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Yes She Can

By on March 5, 2012
RoadKing Mag

Women in Trucking is a national association that works to encourage the employment of women in the trucking industry. Road King sat down with Women in Trucking President and Chief Executive Officer Ellen Voie to learn more about the group’s efforts.

Q What is the state of affairs of women in trucking?

A The industry is in a transitional stage where qualified drivers are becoming more valuable as freight is moving and rates are rising. Carriers are looking at ways to address these challenges and one of the solutions is to welcome women into the industry in greater numbers.

Our goal is to encourage women to think about careers as drivers, dispatchers, safety directors, technicians and even company owners. If we don’t let women know about these careers and assure them they are wanted and needed, we won’t attract them.

This creates another challenge and that is to make sure women can become successful in this industry. We need to make changes in the way we recruit and how we treat women. For example, how can we make the environment safer so female drivers aren’t worried about their physical safety at loading docks, truckstops and on the road? By working with shippers, travel plazas and carriers to better understand these needs, we can ensure a safer work situation. We also educate and mentor the women in the industry to allow us to learn from one another and lean on one another.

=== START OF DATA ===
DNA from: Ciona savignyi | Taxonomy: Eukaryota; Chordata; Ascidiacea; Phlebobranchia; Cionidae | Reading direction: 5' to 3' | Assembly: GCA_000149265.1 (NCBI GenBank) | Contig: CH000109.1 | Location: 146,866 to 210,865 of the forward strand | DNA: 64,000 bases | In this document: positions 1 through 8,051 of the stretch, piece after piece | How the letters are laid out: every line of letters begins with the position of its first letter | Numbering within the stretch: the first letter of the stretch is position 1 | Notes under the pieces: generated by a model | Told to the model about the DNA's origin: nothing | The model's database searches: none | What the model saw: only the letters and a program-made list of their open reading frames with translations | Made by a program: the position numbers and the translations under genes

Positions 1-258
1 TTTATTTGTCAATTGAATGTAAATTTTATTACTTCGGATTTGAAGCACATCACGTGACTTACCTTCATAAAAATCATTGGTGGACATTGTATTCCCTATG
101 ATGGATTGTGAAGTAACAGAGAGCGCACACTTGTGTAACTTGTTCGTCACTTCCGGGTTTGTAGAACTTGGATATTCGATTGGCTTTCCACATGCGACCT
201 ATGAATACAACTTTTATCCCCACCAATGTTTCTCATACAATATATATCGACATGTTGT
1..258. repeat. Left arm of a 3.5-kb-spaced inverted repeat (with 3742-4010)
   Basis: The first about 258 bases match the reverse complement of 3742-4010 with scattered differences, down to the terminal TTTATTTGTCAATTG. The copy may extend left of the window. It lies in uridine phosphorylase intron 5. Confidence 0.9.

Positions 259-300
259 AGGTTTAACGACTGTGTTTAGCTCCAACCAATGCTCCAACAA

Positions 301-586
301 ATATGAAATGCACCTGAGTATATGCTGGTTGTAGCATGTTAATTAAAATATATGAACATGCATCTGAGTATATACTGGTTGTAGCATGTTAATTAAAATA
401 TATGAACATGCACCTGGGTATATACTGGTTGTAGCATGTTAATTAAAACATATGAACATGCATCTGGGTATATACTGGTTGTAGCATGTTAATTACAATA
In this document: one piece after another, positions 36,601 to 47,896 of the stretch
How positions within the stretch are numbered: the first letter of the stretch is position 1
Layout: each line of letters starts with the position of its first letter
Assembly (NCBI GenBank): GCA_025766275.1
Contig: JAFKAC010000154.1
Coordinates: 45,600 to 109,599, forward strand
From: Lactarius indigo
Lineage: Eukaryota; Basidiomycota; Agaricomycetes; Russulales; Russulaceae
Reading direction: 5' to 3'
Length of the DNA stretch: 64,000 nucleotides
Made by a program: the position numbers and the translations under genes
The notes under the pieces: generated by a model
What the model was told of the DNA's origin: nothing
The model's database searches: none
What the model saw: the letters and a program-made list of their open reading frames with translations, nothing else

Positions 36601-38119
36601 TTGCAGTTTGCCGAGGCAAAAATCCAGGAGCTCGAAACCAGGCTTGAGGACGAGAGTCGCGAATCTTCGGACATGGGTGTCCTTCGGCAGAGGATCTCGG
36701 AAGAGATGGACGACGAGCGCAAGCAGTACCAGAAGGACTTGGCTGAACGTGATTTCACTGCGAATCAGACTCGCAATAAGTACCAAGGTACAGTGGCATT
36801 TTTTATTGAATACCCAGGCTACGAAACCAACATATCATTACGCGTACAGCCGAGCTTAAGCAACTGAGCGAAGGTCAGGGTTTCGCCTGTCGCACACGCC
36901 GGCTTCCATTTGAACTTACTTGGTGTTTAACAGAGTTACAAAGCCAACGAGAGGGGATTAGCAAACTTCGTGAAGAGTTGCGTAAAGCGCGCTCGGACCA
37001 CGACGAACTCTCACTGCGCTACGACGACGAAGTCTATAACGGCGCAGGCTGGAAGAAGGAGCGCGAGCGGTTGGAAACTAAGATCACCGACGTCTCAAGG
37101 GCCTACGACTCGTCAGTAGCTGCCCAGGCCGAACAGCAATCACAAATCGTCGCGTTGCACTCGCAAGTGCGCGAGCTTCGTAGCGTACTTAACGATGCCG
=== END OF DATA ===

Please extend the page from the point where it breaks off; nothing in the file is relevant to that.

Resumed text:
Women are still a minority and make up only one out of every 20 drivers, so we’ve got a long way to go!

Q On March 24 you’re holding your third annual Salute to the Women Behind the Wheel at the Mid-America Trucking Show. Can you tell us about the event?

A The Salute to the Women Behind the Wheel celebration started in 2010 to focus on the success of women in the industry who have been doing their jobs with little recognition for their efforts. We bring in high profile industry leaders to publicly thank them for their years of safe driving and to welcome those who might be new drivers. Our sponsors provide gifts, refreshments and red T-shirts so that every female driver can participate and enjoy the event at no cost. They don’t need to be a member of Women In Trucking Association to attend.

The response from the drivers has been rewarding. You will see a lot of hugging and many smiles from the women who are being honored and the men who support them. Some of the proudest attendees are the guys who drive alongside these women and who see how strong and capable they are as drivers. It’s an amazing experience for all of us.

Q What are the challenges that women drivers face?

A Everything our association addresses concerns both men and women, and the fact that 16 percent of our members are men reflects this. Our focus is on a different set of priorities for women than men. Safety and security is a greater challenge for women, as well as amenities for women on the road and equipment designed for smaller statures.